Members' ESG push a wake up call for lagging schemes
For intermediaries only
Substantial engagement from pension scheme members on ESG has not been matched by strategic change in defined contribution (DC) schemes, the Association of Consulting Actuaries (ACA) says.
In the fourth of a series of reports outlining the findings from its 2020 pension trends survey today (14 December), the ACA said more government policy"will mark the real shift" in how seriously pension schemes consider climate risks.
The survey - conducted over summer prior to the introduction of mandatory Task Force on Climate-Related Financial Disclosures (TCFD) reporting - found defined benefit schemes have been more active on ESG integration.
Over half (55%) of DB schemes responding to the survey had made, or are actively considering, asset allocation changes to minimise climate change risks. Following a review, only 36% are making asset allocations as a result.
"That said, many DB schemes are responding more slowly than we might expect", said ACA investment committee chairwoman Vanessa Hodge.
"While it is encouraging, over a third have not considered climate risk in their assessment of their sponsors' covenants."
ACA climate risk group chairman Stewart Hastie added:"While it is positive that some schemes have started to consider and take account of climate-related risks in investment matters, our survey findings show that many schemes have a long way to go to catch up with the ambitions of the government and the industry."
While there had been more DC schemes moving towards required TCFD reporting, the ACA noted a lag in comparison to DB.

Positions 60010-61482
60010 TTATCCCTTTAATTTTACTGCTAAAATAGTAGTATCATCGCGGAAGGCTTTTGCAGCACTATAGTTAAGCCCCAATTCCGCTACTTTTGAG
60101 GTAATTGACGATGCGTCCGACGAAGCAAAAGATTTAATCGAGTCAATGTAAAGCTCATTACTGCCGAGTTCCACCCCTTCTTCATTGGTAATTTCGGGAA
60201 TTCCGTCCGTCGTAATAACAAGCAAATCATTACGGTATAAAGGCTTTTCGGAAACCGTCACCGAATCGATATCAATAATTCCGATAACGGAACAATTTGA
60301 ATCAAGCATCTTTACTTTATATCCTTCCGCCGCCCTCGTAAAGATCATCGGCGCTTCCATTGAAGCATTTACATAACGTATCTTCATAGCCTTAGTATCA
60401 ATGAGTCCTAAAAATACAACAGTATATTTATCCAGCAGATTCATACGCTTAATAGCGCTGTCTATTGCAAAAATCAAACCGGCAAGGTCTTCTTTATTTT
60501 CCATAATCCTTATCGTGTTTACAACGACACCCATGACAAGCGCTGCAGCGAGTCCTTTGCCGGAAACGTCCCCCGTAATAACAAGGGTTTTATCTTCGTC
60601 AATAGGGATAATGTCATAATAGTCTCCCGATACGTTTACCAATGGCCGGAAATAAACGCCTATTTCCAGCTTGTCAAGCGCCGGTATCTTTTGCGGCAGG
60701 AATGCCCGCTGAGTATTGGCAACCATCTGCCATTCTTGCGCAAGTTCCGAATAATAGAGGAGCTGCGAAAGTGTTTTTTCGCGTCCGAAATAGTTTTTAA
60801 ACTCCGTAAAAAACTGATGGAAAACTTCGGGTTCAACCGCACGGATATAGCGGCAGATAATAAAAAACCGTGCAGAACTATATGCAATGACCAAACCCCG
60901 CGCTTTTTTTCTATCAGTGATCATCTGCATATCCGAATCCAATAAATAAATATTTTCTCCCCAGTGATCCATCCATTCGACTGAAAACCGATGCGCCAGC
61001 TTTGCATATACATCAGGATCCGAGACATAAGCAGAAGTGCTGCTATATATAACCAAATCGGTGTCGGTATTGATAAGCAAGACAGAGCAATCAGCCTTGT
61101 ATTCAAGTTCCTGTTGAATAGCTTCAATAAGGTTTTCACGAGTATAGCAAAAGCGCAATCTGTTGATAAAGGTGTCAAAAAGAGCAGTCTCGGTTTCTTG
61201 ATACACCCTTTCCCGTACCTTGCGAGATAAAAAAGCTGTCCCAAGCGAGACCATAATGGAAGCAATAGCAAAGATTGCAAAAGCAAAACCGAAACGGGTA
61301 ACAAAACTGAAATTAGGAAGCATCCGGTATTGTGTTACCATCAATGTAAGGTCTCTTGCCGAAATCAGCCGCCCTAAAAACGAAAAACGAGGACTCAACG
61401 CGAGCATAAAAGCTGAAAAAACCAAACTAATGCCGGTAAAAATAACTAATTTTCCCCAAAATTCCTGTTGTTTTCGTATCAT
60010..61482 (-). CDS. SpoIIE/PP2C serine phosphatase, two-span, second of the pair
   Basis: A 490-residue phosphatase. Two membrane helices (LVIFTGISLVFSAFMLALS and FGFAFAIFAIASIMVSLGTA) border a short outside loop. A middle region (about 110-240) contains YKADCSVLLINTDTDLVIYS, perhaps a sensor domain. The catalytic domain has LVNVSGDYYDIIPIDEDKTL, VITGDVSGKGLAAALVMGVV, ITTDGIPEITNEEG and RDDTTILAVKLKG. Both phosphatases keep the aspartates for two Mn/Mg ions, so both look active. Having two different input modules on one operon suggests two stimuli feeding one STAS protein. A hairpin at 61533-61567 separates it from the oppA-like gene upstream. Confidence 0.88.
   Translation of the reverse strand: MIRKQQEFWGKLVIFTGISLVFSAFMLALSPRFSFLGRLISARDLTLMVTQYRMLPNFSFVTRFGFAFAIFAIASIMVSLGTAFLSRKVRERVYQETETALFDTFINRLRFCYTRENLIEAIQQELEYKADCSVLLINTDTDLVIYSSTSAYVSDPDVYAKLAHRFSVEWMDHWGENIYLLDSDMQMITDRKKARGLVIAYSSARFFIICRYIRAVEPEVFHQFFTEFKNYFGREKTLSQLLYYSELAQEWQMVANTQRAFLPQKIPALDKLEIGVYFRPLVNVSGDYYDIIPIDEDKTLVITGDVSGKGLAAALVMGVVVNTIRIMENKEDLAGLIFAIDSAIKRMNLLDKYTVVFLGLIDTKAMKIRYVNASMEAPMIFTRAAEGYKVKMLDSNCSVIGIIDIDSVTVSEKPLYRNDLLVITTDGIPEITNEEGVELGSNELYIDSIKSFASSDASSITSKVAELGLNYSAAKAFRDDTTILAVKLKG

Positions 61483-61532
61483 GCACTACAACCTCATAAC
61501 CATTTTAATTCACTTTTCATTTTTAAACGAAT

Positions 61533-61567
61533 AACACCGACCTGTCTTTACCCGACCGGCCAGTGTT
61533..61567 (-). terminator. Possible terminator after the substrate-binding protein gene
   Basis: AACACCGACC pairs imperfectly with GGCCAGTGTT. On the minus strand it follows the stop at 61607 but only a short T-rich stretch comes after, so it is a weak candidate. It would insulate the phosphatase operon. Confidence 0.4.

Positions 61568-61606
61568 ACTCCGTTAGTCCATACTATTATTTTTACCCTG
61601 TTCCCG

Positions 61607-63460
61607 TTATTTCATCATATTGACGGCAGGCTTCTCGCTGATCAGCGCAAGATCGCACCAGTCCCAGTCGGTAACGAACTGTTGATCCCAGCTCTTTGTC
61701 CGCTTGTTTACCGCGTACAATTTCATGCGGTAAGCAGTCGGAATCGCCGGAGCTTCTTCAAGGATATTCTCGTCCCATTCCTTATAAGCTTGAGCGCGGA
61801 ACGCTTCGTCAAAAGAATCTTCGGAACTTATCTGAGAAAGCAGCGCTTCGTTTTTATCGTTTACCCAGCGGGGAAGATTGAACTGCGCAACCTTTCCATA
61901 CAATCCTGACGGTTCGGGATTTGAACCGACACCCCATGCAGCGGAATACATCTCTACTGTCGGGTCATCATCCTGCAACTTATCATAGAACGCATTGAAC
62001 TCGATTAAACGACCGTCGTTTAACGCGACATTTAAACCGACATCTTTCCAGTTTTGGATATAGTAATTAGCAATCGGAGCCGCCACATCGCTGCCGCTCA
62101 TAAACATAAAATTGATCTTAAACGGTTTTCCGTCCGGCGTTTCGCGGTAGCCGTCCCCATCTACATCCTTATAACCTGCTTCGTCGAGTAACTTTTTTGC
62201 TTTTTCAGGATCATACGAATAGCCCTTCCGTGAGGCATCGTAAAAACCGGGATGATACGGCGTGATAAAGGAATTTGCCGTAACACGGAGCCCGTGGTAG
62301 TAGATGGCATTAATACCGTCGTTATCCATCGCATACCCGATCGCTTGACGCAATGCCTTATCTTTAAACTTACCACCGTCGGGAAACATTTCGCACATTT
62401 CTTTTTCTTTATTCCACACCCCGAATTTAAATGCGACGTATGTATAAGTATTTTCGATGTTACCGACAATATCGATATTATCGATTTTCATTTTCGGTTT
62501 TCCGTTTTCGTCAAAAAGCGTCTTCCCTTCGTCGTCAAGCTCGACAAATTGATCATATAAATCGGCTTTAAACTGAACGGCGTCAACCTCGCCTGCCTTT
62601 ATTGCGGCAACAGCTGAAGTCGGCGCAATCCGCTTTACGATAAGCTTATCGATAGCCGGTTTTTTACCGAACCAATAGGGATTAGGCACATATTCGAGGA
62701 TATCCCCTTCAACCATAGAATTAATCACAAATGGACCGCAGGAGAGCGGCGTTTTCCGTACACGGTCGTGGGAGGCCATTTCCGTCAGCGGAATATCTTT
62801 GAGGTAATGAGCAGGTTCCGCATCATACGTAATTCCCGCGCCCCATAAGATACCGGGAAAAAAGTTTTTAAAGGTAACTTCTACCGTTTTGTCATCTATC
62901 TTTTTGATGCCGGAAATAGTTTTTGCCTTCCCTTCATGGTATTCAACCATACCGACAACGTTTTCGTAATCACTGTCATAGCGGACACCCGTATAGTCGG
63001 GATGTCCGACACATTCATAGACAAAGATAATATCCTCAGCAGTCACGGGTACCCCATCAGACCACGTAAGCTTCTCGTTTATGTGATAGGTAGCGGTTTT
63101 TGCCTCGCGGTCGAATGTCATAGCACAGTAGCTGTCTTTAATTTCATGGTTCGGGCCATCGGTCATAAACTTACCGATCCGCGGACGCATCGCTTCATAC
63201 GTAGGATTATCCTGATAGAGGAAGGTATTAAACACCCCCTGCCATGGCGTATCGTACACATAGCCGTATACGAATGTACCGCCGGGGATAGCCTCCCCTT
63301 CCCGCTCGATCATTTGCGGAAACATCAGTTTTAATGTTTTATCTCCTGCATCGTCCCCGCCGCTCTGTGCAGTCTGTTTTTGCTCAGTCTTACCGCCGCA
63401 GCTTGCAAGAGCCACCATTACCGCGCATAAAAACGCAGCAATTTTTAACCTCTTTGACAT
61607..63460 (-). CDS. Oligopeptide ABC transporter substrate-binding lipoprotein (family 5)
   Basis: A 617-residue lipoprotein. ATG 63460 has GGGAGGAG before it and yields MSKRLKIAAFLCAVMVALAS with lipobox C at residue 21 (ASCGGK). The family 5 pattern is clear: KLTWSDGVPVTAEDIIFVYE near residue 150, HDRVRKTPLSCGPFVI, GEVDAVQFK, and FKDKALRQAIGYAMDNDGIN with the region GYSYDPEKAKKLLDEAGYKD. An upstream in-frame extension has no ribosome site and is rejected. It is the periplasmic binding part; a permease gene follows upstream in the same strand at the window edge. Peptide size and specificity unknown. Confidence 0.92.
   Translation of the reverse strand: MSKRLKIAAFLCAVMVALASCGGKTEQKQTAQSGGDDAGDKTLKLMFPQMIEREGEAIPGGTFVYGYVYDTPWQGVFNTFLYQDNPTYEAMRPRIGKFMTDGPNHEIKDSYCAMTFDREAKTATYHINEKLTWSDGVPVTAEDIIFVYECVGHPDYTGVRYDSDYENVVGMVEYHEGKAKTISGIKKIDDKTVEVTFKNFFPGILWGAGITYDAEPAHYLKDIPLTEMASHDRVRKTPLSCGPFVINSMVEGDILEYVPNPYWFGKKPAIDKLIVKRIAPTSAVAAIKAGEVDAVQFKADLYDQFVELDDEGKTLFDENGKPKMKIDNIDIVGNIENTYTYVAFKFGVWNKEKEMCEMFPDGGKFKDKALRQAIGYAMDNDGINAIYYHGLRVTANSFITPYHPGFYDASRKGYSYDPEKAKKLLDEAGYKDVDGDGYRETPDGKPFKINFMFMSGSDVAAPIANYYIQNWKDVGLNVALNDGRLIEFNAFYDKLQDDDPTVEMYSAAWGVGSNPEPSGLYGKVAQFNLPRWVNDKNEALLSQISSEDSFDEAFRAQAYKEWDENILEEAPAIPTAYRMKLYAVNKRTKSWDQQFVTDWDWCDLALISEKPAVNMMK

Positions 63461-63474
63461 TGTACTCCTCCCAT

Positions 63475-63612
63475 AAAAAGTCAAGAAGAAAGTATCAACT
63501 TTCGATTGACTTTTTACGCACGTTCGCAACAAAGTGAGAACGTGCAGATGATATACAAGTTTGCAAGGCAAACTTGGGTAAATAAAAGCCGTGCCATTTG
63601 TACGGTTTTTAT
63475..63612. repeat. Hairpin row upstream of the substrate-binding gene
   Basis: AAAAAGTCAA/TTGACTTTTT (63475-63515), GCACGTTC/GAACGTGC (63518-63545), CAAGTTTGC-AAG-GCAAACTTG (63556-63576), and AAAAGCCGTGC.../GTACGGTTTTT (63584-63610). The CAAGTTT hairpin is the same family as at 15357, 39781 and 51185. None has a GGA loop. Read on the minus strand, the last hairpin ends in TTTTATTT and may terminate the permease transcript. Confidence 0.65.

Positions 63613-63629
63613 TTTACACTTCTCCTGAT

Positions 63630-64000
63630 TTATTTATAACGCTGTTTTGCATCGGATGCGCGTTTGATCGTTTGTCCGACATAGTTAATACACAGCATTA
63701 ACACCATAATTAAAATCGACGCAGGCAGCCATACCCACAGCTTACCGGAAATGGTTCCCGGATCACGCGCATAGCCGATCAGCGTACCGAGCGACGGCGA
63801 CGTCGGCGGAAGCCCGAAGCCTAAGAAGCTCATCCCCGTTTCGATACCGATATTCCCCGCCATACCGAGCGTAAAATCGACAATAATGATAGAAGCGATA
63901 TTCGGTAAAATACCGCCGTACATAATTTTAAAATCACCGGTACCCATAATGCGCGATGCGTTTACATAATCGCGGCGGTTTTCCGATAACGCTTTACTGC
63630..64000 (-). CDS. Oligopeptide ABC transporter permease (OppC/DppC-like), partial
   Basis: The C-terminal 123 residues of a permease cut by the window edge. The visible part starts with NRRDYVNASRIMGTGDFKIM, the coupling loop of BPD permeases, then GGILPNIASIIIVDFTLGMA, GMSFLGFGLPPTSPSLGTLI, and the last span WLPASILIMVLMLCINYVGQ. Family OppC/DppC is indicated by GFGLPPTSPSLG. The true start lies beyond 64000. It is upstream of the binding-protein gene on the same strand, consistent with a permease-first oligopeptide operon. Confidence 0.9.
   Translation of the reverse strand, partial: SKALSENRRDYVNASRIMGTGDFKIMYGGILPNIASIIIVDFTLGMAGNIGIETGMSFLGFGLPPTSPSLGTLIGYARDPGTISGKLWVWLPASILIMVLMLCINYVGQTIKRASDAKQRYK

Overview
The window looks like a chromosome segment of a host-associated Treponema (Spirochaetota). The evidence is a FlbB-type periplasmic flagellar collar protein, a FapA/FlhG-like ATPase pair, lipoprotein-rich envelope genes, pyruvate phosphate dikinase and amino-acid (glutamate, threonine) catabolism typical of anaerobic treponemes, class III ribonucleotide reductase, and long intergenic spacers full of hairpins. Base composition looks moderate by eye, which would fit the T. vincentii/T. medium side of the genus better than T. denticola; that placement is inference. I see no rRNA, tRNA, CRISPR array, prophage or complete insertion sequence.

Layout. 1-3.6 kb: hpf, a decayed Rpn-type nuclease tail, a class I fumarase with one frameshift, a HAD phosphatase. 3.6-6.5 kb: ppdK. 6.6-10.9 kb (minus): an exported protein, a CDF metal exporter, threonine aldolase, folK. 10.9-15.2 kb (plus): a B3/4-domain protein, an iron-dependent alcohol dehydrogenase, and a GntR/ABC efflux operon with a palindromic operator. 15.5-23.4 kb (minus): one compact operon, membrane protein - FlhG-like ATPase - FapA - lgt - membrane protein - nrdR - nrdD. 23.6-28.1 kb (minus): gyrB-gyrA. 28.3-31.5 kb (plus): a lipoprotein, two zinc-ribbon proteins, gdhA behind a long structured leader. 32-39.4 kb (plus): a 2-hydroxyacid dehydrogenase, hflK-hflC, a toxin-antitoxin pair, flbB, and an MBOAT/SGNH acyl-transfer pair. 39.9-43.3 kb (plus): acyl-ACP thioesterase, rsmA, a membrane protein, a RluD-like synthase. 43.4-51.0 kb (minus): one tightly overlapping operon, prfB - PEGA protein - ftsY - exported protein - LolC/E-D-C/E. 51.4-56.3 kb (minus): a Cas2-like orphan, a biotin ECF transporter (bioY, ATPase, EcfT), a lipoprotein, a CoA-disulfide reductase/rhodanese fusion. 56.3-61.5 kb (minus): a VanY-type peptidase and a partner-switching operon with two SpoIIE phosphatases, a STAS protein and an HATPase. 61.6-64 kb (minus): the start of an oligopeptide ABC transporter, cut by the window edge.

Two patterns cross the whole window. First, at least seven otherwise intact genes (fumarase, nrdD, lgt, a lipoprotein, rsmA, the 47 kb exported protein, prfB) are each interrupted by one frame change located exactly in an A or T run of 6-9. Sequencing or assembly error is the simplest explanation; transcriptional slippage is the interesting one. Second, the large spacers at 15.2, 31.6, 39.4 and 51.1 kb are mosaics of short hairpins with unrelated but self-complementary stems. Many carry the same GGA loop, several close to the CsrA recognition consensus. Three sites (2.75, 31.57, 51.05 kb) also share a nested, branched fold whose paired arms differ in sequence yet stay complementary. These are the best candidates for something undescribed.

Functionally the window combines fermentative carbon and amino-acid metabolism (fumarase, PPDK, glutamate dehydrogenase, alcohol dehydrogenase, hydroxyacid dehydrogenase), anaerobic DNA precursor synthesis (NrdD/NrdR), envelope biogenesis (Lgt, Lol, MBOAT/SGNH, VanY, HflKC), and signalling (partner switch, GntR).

Overall, more than half (52%) of surveyed schemes said they have seen greater interest from members in investments in socially responsible, environmental and climate areas this year. Just under half (45%) were taking climate risk into account when selecting investment managers, however.
"The implementation of the TCFD requirements will need to be flexible and evolve as knowledge and experience of climate risk management develops in the UK pensions industry", Hastie continued.
To achieve this, Hastie confirmed the ACA had called on The Pensions Regulator to produce an Annual Climate Risk Management Statement to better support and guide trustees.
Close to a quarter (23%) of respondents to ACA reported they still take ‘no account' of climate risk in manager selection decisions.
Hodge said it was clear DC schemes were simply"relying on members to mitigate risk through their self-select fund options."
"This is a concern given the vast majority of members' funds are invested in default funds," she noted."This year's survey underscored that DC schemes are falling some way behind in both recognising climate risks and in reviewing how investments might need to be adjusted to mitigate, or take advantage, of climate challenges."
Today's report from the ACA follows the second in its series published on 7 December, which looked at industry calls for auto-enrolment reform in the wake of the Covid-19 pandemic.